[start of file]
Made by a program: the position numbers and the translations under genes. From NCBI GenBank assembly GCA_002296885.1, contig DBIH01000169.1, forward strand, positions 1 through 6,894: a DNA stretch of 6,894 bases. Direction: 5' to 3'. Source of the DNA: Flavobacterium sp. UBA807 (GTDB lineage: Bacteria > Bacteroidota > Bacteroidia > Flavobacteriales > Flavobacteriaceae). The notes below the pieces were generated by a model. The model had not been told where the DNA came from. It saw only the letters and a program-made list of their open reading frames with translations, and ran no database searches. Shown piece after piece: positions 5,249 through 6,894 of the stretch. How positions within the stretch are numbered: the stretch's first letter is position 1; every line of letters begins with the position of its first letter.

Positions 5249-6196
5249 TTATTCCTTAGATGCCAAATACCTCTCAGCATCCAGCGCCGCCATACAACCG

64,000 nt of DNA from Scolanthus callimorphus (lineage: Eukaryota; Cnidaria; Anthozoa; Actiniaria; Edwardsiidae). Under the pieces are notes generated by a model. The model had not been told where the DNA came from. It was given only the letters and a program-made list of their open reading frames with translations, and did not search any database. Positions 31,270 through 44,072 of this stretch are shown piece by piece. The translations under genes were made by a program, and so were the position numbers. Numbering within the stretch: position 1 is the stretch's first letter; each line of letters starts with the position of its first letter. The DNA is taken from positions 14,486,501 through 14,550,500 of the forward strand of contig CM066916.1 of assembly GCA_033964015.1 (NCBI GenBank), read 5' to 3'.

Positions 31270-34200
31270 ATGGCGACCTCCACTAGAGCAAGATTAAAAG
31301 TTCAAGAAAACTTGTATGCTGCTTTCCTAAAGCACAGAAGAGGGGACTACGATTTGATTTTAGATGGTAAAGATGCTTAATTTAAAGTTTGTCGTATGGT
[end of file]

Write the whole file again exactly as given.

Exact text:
Made by a program: the position numbers and the translations under genes. From NCBI GenBank assembly GCA_002296885.1, contig DBIH01000169.1, forward strand, positions 1 through 6,894: a DNA stretch of 6,894 bases. Direction: 5' to 3'. Source of the DNA: Flavobacterium sp. UBA807 (GTDB lineage: Bacteria > Bacteroidota > Bacteroidia > Flavobacteriales > Flavobacteriaceae). The notes below the pieces were generated by a model. The model had not been told where the DNA came from. It saw only the letters and a program-made list of their open reading frames with translations, and ran no database searches. Shown piece after piece: positions 5,249 through 6,894 of the stretch. How positions within the stretch are numbered: the stretch's first letter is position 1; every line of letters begins with the position of its first letter.

Positions 5249-6196
5249 TTATTCCTTAGATGCCAAATACCTCTCAGCATCCAGCGCCGCCATACAACCG

64,000 nt of DNA from Scolanthus callimorphus (lineage: Eukaryota; Cnidaria; Anthozoa; Actiniaria; Edwardsiidae). Under the pieces are notes generated by a model. The model had not been told where the DNA came from. It was given only the letters and a program-made list of their open reading frames with translations, and did not search any database. Positions 31,270 through 44,072 of this stretch are shown piece by piece. The translations under genes were made by a program, and so were the position numbers. Numbering within the stretch: position 1 is the stretch's first letter; each line of letters starts with the position of its first letter. The DNA is taken from positions 14,486,501 through 14,550,500 of the forward strand of contig CM066916.1 of assembly GCA_033964015.1 (NCBI GenBank), read 5' to 3'.

Positions 31270-34200
31270 ATGGCGACCTCCACTAGAGCAAGATTAAAAG
31301 TTCAAGAAAACTTGTATGCTGCTTTCCTAAAGCACAGAAGAGGGGACTACGATTTGATTTTAGATGGTAAAGATGCTTAATTTAAAGTTTGTCGTATGGT